September is, of course, Childhood Obesity Awareness Month, so we are in its midst. Not surprisingly, it looks much like any other month, here at Childhood Obesity News.
The next few posts will focus on parental involvement. In any family where a child is dangerously obese (or combative, or pyromaniacal), it is widely recognized that while the child is the designated patient, the whole family is, to some degree, sick.
When a heroin addict goes through rehab successfully, then returns to the same set of circumstances where the addiction took hold in the first place, the odds for lasting recovery are abysmal. When addictive behaviors are the issue, the surroundings and the people in those surroundings are crucial. Even if a morbidly obese child is so fortunate as to be granted a year-long stay in the world’s best residential weight-loss facility, sending the child back into the same environment after the “fix” is unlikely to have good long-term consequences.
When journalist-turned-psychotherapist Lori Gottlieb wrote “What Brand is Your Therapist?” she brought readers along on her journey of realization, namely, that psychotherapy had been going out of style for some time. Insurers would much rather pay for a bottle of pills than for an unpredictable, open-ended prescription like therapy. Big Pharma figured out that while influencing doctors with fancy weekends in exotic locales was all well and good, the real money was in teaching patients to nag their doctors for solutions that originated in laboratories.
Branding? No thanks.
When colleagues suggested that a branding consultant might help, Gottlieb found the very idea at first repulsive, and then oddly intriguing. She contacted Casey Truffo, a professional in that field, just to see what such a person might have to say. Before going into the consulting business, Truffo had been a practicing therapist for nearly two decades, a strong indication that she knew what she was talking about, and it was this: “Nobody wants to buy therapy any more.”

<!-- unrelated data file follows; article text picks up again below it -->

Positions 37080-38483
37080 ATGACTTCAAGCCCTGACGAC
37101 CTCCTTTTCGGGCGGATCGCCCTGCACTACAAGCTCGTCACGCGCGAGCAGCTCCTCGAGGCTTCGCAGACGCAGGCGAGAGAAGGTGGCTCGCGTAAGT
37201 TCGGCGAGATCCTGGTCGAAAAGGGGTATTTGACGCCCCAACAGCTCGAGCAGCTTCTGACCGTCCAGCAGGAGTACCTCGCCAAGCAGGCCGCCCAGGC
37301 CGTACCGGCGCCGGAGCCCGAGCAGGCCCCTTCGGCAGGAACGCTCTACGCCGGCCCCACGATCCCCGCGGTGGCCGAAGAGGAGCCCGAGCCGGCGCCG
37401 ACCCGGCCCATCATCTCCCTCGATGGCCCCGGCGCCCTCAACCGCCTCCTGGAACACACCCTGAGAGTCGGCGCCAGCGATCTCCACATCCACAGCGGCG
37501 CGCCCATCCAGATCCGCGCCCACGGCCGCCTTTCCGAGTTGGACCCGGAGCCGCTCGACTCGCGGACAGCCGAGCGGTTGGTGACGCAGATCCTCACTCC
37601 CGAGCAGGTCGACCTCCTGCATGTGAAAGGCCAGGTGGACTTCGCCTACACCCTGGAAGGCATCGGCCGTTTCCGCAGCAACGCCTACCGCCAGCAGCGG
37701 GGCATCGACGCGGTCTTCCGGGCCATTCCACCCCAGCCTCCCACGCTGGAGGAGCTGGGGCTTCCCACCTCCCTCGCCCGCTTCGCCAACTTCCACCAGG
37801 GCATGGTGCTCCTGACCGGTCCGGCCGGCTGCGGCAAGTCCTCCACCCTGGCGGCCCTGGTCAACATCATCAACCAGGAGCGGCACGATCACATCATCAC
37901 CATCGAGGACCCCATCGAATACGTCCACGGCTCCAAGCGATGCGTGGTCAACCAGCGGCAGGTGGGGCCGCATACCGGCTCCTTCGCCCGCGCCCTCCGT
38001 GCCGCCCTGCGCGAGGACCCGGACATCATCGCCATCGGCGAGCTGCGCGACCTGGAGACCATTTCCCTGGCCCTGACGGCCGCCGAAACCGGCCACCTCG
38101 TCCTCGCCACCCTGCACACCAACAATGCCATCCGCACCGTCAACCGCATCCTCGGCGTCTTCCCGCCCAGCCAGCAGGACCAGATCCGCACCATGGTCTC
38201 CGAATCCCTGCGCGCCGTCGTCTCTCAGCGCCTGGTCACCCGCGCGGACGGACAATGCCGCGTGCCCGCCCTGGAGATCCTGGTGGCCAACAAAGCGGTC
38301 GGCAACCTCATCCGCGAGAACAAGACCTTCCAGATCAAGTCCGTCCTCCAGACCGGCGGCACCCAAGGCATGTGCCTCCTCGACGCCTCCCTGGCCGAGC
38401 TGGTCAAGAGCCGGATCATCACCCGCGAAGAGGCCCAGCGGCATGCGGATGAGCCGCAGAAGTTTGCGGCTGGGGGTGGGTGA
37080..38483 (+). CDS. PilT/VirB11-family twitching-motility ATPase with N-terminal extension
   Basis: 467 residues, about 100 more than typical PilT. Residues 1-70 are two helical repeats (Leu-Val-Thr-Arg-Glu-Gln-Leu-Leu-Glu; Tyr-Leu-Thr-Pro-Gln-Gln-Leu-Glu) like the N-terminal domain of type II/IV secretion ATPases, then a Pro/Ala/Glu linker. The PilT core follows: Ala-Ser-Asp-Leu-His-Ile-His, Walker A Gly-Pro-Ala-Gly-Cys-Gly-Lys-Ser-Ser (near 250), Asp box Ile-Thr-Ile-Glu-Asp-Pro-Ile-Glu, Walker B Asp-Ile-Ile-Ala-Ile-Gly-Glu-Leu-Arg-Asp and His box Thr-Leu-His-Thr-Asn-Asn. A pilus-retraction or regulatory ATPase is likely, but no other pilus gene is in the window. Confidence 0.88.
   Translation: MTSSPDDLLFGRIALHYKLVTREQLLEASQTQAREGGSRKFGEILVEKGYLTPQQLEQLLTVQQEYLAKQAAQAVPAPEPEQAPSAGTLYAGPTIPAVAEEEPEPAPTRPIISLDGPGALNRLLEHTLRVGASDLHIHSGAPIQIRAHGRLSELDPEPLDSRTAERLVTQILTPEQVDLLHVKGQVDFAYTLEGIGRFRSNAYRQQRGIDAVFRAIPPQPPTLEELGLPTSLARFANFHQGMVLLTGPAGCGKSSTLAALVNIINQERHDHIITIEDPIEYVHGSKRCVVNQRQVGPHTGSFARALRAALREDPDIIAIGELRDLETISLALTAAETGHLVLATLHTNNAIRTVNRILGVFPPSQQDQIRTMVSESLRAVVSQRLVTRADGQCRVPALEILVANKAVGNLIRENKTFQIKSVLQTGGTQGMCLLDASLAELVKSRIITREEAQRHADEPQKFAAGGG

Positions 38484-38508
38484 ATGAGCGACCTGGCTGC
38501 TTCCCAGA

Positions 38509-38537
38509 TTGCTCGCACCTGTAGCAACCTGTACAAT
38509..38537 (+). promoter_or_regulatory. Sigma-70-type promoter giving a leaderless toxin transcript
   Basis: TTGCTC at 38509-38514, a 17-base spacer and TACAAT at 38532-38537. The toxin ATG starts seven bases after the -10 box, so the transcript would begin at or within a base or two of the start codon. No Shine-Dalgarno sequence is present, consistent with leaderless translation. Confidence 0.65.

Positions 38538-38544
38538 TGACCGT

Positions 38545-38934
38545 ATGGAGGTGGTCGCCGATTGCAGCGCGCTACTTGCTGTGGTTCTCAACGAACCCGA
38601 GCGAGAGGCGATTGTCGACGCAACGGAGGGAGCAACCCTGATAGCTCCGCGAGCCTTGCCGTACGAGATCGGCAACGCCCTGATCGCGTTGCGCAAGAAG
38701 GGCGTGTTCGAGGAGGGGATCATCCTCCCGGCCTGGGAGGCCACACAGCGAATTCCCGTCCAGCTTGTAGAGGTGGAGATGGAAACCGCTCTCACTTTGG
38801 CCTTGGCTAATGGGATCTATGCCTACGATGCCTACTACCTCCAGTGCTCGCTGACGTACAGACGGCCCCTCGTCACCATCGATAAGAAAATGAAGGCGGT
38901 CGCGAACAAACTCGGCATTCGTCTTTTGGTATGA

What they want, Truffo says, is to buy a solution to a problem. On its face, there is nothing wrong with that sentiment. But in practical terms, what it boils down to is, the solution people hope to buy is that other people will change. While it is true that people sometimes will change in return for payment, too often force is involved. This is problematic because even a dictatorship (or a stay at fat boot camp) can only induce people to change their behavior, not their essential selves. Still, the sad reality remains — three things in the world are amenable to change — the environment, other people, and the self.
Narrowing it down
A neighborhood, an institution, or a legal system can be changed, generally with a great deal of dedication and hard work. The catch is, changing the macro-environment usually entails enlisting a large number of allies, i.e. other people. At that point, the project automatically moves into the territory of the second possibility, changing other people. If those other people were already on board with your desired conditions, the problem would probably not have arisen in the first place.
Now, think how difficult it can be to change even a mini-environment that involves just one other person. You want to live in safety, but your housemate is incurably negligent about locking the front door. Getting that person to change their level of security consciousness might prove so arduous, it would be easier to simply transform your micro-environment by moving, or replacing the housemate.
Trying to change other people is often a fool’s errand. But that does not stop anyone from signing up for therapy, in hopes of learning the secret formula to make other people change.
As Truffo told Gottlieb about her 18-year psychotherapy practice, “I’d see fewer and fewer people coming in and saying, ‘I want to change.’ ”
Your responses and feedback are welcome!